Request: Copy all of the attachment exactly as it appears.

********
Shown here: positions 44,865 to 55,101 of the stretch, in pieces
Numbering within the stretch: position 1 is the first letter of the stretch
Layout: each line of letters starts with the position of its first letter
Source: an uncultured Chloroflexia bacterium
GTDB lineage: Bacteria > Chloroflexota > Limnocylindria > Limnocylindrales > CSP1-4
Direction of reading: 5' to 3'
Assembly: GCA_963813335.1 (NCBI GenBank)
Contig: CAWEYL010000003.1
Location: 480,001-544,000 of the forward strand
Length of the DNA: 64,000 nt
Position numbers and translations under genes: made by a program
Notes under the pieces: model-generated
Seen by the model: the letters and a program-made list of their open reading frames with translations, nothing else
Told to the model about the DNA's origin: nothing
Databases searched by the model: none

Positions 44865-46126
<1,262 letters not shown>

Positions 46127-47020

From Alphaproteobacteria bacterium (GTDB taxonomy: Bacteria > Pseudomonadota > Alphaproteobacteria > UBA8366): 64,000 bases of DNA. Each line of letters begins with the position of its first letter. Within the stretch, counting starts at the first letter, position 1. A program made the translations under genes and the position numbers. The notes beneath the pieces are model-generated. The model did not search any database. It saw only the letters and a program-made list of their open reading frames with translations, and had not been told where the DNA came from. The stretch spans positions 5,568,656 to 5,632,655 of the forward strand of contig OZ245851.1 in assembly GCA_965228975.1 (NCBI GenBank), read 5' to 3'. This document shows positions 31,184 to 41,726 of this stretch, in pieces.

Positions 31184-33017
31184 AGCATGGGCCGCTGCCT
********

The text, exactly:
Shown here: positions 44,865 to 55,101 of the stretch, in pieces
Numbering within the stretch: position 1 is the first letter of the stretch
Layout: each line of letters starts with the position of its first letter
Source: an uncultured Chloroflexia bacterium
GTDB lineage: Bacteria > Chloroflexota > Limnocylindria > Limnocylindrales > CSP1-4
Direction of reading: 5' to 3'
Assembly: GCA_963813335.1 (NCBI GenBank)
Contig: CAWEYL010000003.1
Location: 480,001-544,000 of the forward strand
Length of the DNA: 64,000 nt
Position numbers and translations under genes: made by a program
Notes under the pieces: model-generated
Seen by the model: the letters and a program-made list of their open reading frames with translations, nothing else
Told to the model about the DNA's origin: nothing
Databases searched by the model: none

Positions 44865-46126
<1,262 letters not shown>

Positions 46127-47020

From Alphaproteobacteria bacterium (GTDB taxonomy: Bacteria > Pseudomonadota > Alphaproteobacteria > UBA8366): 64,000 bases of DNA. Each line of letters begins with the position of its first letter. Within the stretch, counting starts at the first letter, position 1. A program made the translations under genes and the position numbers. The notes beneath the pieces are model-generated. The model did not search any database. It saw only the letters and a program-made list of their open reading frames with translations, and had not been told where the DNA came from. The stretch spans positions 5,568,656 to 5,632,655 of the forward strand of contig OZ245851.1 in assembly GCA_965228975.1 (NCBI GenBank), read 5' to 3'. This document shows positions 31,184 to 41,726 of this stretch, in pieces.

Positions 31184-33017
31184 AGCATGGGCCGCTGCCT